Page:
Some gushers.. Some fine

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pod_021

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Hi guys, I've noticed recently that when I batch carbonate my beers that some are perfectly carbonated and others end up to be gushers.

I always add the sugary solution first, then the beer. And I always make sure that it has reached is FG.. Any ideas?
 

tyzippers

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Even though you add the sugar first, do you give the beer a bit of a mix after it's all racked to the bottling bucket? Perhaps there are more concentrated pockets of sugar? I'm not sure what else to contribute that to.

I guess the only other question is this: Are you opening the bottles at the same temp, e.g. some at room temp and others at lower temps like 40-45F? CO2 tends to dissolve better at lower temps. Maybe that?
 
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pod_021

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Thanks for the reply. Mixing the wort and sugar solution is something I don't do out of fear of aerating the beer. But maybe I could give it a go. I usually let the bottles condition at room temp... Maybe I need to look at that a little more. Cheers
 

toledoBrewer

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Normally, I'll add the priming solution to the bottling bucket and then snake the siphon tube around the bottom of the bottling bucket under the priming solution. When the transfer is taking place, the beer is entering the bottling bucket under the priming solution to help reduce the chance of aeration. The snaked siphon tube helps create a circling/swirling/whirlpool affect and the beer stirs itself. I always do this, and **knock on wood**, have not had any issues with carbonation. Hope this helps.

Cheers.
 

lakedawgs

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Adding a little priming sugar liquid and them racking beer on top of it should mix the priming liquid thoroughly. I had some gushers and some non gushers in a batch early on in my homebrewing. I attributed it to poor bottle washing and changed the way I wash/sanitize my bottles and have never had a bad bottle since (knock on wood!).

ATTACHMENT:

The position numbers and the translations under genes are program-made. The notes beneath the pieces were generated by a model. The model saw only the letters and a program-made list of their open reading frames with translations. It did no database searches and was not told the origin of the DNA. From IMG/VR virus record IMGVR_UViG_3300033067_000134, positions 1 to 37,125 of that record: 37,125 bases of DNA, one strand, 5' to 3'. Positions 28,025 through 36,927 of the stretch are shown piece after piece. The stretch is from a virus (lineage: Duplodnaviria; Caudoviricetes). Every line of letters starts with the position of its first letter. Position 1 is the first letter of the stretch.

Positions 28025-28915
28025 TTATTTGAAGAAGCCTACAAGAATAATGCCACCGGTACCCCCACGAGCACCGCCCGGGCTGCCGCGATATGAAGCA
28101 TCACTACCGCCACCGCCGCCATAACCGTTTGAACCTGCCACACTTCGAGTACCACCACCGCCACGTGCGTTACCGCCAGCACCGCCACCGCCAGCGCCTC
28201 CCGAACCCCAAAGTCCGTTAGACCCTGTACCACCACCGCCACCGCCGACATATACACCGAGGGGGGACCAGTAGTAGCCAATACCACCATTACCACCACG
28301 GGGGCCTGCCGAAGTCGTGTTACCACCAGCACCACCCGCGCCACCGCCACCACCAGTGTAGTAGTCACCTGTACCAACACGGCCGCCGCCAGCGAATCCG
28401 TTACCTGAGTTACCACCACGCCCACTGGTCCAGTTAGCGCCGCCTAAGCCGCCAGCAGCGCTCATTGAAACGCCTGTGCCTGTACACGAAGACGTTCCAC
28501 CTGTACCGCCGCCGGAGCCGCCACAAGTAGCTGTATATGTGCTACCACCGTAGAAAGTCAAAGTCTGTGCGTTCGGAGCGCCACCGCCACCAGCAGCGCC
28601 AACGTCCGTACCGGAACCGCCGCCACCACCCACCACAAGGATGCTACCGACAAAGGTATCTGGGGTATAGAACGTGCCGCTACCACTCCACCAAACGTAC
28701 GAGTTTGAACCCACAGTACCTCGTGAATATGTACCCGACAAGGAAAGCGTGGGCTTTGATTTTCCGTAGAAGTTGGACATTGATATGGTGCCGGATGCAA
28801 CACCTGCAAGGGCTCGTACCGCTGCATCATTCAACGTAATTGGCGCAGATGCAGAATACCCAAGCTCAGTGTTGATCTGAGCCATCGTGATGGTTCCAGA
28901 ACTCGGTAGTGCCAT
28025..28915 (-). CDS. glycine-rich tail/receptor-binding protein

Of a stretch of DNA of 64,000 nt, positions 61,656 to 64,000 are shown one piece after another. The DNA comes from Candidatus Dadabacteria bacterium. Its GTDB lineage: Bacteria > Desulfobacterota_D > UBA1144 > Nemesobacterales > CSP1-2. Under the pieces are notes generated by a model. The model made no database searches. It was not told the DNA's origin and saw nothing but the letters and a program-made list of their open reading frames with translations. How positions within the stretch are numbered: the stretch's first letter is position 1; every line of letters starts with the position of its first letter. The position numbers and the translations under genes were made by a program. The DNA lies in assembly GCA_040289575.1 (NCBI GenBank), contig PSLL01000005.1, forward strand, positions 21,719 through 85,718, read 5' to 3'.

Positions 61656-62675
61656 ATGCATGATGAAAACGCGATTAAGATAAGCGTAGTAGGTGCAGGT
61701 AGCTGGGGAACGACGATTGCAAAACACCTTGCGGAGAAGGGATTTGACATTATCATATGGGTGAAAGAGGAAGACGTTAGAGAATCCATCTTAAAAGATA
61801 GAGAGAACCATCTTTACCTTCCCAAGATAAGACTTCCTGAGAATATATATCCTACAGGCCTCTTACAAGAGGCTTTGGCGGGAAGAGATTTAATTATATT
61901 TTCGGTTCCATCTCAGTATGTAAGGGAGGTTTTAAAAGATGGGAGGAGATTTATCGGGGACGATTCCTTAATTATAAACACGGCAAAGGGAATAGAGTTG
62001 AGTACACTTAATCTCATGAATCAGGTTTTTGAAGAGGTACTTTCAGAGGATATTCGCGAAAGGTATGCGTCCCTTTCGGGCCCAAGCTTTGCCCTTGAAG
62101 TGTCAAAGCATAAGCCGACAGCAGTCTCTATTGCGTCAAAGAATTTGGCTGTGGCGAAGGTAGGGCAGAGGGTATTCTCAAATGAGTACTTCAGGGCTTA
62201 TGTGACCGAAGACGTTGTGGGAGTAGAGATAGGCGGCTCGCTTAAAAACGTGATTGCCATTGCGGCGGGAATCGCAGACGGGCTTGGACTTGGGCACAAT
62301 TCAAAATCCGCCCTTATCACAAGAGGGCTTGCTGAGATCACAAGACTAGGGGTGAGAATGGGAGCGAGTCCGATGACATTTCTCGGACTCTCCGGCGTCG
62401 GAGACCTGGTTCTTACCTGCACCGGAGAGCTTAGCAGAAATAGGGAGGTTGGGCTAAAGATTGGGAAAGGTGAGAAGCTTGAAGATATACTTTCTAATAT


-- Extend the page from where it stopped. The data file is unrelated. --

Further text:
Revvy

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How long have they been in the bottles...that is the MOST important question to ask when someone says they have inconsistant cabontation or gushers more importantly than those silly pet theories about sugar solutions, of similar densities not mixing during basic racking.

If it's been under three weeks, then it's gushing because the co2 isn't in solution fully and is coming out before the beer is really carbed, hence the fact that you say it's flat after.

We get this all the time from impatient folks who open their bottles WAAAAAYYYYYYY early. If you opened them at three weeks, or more, you never would have noticed.

If you watch Poindexter's video on time lapsed carbonation, you will see that in many instances, before a beer is carbed it may gush, that's not from infection, or mixing of sugars, but because the co2 hasn't evened out- it hasn't been pulled fully into the beer. Think of it as there's a lot of co2 being generated and most of it is in the headspace, not in the beer, so there's still "over pressure" in the bottle, so it gushes when it is opened.

But when the beer is truly carbed it all evens out, across the bottles.


On the other hand. If you've waited at least 3 weeks, and all the beer were fully carbed and conditioned for awhile, THEN they started gushing, you more than likely have a late onset infection. Either your batch is infected, or you have some issues with bottle sanitization or your bottling process, and you need to deal with the infection. Check your spigot and bottling setup for issues. Or in your fermentation process.
 
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pod_021

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Hey, i typically wait from 1 to 2 months before tasting!! I've learned to exercise constraint!! There doesn't seem to be too much issue with infection on either end.. Not that my pallet can detect. They are typically conditioning at room temp
 
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